It is crucial to understand the basic theme on which Japanese Jiu-Jitsu operates. The main focus in this art of fighting is always on pinning, throwing and other joint locking techniques.
Previously, not much trust was put in the striking techniques because of the armor worn by the opponent. Instead, these were employed as a part of set-ups used for grappling methods.
But these days, striking techniques are back in action. Many instructors believe in using striking either as a set-up or as a separate action.
The goal of learning this category of martial arts vary with the situation. Sometimes, even disarming is deemed enough while in other cases, inflicting grievous damage can be the ultimate goal.
Training sessions are usually held in an environment that is not as hostile as the actual battlefield, hence the chances of becoming gravely injured are minimized. However, this doesn’t mean that the training sessions are devoid of adventure.
Absolute focus is required to attain a complete command over the deadly dangerous moves taught in the practice sessions.
The older styles of Japanese Jiu-Jitsu include Araki-ryu, Daito-ryuaiki Jiu-Jitsu, and a few others. Modern-day schools include Hakko Ryu, Goshin Jiu-Jitsu and many others.
See also: Affordable BJJ Gis
Grappling with ground fighting is the distinctive feature of Brazilian Jiu-Jitsu.
Categorized as a martial art and a sport, this particular technique was borne out of Kodokan judo fighting fundamentals.
Judo was subjected to improvisations, adaptations and innovations and the final product was BJJ, could it have been any better?
The most illuminating feature of this technique is the very idea on which it is based: the size doesn’t matter.
A weaker person can successfully stand his or her ground against a mightier opposition.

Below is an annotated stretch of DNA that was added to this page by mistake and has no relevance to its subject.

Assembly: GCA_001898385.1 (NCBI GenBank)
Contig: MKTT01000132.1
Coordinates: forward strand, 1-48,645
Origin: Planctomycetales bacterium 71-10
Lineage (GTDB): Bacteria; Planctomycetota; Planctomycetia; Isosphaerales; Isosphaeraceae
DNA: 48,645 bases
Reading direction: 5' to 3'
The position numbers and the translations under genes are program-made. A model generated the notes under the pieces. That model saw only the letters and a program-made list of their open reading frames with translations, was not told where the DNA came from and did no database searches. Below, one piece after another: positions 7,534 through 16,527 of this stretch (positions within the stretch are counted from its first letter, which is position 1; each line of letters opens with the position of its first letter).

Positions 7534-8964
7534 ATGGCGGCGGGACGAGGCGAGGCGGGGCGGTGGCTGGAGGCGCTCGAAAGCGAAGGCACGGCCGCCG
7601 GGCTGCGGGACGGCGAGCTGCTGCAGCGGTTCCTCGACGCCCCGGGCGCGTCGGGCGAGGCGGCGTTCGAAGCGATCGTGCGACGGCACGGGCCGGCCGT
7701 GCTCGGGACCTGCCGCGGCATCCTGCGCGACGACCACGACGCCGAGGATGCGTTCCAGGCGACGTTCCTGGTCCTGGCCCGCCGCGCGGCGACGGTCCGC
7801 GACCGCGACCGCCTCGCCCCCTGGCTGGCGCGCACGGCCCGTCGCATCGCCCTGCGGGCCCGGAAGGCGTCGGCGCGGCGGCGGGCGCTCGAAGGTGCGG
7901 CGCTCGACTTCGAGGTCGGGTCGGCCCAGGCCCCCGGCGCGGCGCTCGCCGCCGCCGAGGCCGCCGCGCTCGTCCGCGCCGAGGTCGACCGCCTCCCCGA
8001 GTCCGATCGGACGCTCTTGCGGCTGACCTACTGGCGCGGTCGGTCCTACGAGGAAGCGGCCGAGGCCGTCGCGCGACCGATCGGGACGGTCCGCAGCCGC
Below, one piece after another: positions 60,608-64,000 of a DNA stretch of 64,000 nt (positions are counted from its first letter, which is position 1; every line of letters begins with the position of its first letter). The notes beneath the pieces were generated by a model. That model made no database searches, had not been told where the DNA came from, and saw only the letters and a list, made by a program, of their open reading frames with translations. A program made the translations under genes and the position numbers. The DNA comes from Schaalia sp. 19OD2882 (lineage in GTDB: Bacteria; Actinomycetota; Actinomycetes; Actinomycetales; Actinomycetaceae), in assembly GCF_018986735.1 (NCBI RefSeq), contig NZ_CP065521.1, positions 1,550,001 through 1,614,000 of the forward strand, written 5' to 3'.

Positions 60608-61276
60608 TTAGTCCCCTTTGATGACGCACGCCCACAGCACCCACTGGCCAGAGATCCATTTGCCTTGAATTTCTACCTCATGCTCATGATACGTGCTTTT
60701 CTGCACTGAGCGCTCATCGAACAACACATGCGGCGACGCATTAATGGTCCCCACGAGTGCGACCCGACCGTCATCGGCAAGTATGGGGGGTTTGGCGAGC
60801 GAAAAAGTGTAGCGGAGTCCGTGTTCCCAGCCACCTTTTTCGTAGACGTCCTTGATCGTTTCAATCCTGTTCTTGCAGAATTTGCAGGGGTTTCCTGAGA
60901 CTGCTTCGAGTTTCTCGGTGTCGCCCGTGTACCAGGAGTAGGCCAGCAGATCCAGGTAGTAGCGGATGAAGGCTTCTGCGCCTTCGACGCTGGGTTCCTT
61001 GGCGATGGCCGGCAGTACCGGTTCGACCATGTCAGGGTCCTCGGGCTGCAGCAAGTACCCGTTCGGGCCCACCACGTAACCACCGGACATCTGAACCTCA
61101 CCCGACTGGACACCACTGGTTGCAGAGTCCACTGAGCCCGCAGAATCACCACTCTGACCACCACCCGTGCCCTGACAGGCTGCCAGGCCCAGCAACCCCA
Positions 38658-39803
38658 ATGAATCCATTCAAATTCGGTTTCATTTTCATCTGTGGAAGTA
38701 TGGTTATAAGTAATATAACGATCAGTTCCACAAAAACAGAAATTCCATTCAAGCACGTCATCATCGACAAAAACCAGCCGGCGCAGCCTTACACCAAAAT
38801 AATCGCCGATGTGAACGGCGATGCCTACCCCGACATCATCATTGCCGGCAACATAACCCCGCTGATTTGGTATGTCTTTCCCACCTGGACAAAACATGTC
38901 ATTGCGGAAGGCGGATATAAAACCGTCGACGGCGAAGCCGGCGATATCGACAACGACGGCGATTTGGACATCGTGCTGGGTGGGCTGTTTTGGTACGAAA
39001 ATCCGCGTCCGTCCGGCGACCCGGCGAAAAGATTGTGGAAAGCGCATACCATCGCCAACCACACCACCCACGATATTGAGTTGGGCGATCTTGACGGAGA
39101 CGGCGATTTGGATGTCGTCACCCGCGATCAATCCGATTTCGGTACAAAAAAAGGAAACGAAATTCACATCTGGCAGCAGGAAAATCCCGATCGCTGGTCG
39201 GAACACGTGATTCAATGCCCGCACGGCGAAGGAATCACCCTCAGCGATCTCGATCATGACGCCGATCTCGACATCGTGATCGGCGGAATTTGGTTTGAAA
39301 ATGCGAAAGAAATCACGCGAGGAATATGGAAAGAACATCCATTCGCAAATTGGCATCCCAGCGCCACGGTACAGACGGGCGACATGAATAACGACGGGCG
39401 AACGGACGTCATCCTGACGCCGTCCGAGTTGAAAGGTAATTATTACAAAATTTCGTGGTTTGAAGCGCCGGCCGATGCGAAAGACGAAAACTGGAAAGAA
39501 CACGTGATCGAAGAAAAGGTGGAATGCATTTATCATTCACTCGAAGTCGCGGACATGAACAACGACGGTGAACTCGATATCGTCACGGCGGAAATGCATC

However, this will be only possible if one can take the fight to the ground and then use all the tools of the trade to eventually overcome the opponent. Brazilian Jiu-Jitsu involves chokeholds, joint-locks and is a perfect art to learn if self-defense is your priority.
It is also used in sports i.e. in the grappling tournaments.
The number of people who practice BJJ is increasing with every day passing.
The trip taken by Mitsuyo Maeda to Brazil to spread the art of Kodokan fighting can be deemed as the foundation stone of BJJ. Maeda reached Brazil in 1914 where he gave demonstrations and accepted challenges from wrestlers and boxers.
Inspired by these animated performances, a certain Carlos Gracie became Maeda’s student and learned the art by all his heart. Not only that, but he also disseminated the teachings to his younger siblings.
Helio Gracie, one of Carlos’s siblings played a major role in the development of BJJ as he practiced Maeda’s judo and complimented it with ground fighting techniques.
He had to adapt because of his smaller physique, and that’s how the Gracie Jiu-Jitsu was created. As Gracie’s established their academy and members of the family immigrated to the USA IN the 1980’S, BJJ began gathering popularity.
Pretty soon, all around the world, MMA fighters who relied on merely punching and kicking were humiliated by the BJJ rivals. A major highlight was Royce Gracie’s string of wins at the Ultimate Fighting Championship.